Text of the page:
- DISABLE page file
    --- no matter if you have SSD or HDD, windows writes to the page file even if only using 10% of RAM), so you decrease writes to disk which does 2 thing: increase life of disk and increase speed of system. possibly both only marginally, but that's what benchs would show;
    - browser caches
    --- for sure this is one of the most wasteful disk writing and it should be more and more a great amount of writes since we are ever more on the web
    - temporary folders
    --- as someone else mentions you could come into problems if you need a install-reboot-finish_install kind of instalation
    --- and I agree, with the sw engineer - if it works it won't get changed, so programs will put stupid stuff to files just because that was the way they did it at some point in time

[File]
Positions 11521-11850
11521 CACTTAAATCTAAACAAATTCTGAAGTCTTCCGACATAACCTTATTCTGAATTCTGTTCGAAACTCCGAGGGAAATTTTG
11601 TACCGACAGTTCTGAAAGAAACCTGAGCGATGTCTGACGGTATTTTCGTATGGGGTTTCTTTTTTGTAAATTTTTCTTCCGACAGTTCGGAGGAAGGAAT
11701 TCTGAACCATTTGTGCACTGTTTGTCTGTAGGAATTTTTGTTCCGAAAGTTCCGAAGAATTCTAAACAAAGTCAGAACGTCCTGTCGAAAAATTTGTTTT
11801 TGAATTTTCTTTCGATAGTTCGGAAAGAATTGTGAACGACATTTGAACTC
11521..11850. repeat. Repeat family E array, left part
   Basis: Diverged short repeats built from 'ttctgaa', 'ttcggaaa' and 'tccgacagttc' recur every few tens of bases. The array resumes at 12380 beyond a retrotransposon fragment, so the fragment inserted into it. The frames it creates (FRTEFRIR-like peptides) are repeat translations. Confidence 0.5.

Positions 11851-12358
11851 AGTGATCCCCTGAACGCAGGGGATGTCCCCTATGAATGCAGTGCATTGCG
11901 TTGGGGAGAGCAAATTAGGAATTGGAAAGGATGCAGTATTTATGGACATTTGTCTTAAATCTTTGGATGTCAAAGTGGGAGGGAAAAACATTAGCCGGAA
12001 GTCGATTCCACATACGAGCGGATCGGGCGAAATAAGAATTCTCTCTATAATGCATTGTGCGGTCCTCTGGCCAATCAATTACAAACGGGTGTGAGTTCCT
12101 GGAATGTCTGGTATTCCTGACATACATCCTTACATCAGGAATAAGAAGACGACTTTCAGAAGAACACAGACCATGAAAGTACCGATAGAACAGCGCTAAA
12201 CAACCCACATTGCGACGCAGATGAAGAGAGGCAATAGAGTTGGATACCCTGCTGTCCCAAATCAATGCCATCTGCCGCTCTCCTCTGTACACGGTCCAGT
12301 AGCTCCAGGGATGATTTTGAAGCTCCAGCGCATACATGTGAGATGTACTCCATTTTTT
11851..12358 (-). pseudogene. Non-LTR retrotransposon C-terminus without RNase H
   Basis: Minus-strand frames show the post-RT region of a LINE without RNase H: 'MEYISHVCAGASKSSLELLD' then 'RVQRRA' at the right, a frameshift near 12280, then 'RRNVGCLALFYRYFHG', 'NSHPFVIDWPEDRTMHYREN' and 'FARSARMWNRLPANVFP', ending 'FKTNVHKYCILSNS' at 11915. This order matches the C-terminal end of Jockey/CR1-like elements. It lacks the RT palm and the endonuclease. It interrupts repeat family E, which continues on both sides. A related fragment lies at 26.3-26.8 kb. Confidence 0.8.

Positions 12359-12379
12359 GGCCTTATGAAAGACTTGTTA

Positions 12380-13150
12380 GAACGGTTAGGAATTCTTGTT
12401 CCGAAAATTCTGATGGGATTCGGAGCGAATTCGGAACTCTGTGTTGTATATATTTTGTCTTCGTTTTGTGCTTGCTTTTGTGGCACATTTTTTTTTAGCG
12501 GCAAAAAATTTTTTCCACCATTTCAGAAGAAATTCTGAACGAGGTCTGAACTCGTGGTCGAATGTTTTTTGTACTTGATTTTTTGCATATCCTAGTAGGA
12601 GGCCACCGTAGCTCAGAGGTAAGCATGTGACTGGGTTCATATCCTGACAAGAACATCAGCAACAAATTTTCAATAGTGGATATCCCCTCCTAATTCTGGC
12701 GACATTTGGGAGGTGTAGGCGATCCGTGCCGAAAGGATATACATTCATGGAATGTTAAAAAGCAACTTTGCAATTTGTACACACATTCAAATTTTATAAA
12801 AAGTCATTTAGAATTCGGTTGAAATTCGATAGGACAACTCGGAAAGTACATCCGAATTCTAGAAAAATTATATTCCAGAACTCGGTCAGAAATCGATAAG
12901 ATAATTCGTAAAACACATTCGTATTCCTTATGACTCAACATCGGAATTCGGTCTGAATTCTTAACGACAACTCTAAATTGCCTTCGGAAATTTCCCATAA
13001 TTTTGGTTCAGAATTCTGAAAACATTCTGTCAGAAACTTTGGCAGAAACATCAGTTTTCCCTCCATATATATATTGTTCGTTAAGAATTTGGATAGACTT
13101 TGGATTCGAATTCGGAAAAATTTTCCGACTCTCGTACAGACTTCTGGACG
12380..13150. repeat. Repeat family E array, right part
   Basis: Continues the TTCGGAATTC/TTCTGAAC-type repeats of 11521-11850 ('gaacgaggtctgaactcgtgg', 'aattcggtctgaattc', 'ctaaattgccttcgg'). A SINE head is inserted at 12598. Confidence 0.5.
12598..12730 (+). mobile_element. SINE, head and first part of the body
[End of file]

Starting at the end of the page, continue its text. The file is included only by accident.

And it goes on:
I think a 1-2Gb RAM Disk is more than enough for browser and temp files, considering an initial starting RAM size of 4-8Gb of RAM. And yes, I do believe this improves system performance.

    Can you do the benchs?

    Thanks for the site - all reviews - and hope you can add this request as another review.
  • shawkie - Thursday, February 17, 2011 - link

    I notice that the Intel SSD 510 has just started to appear on some retailer websites. It looks like it is SATA 6Gbs and comes in 120GB and 250GB versions. Pricing looks pretty high at this point. Reply
  • BansheeX - Thursday, February 17, 2011 - link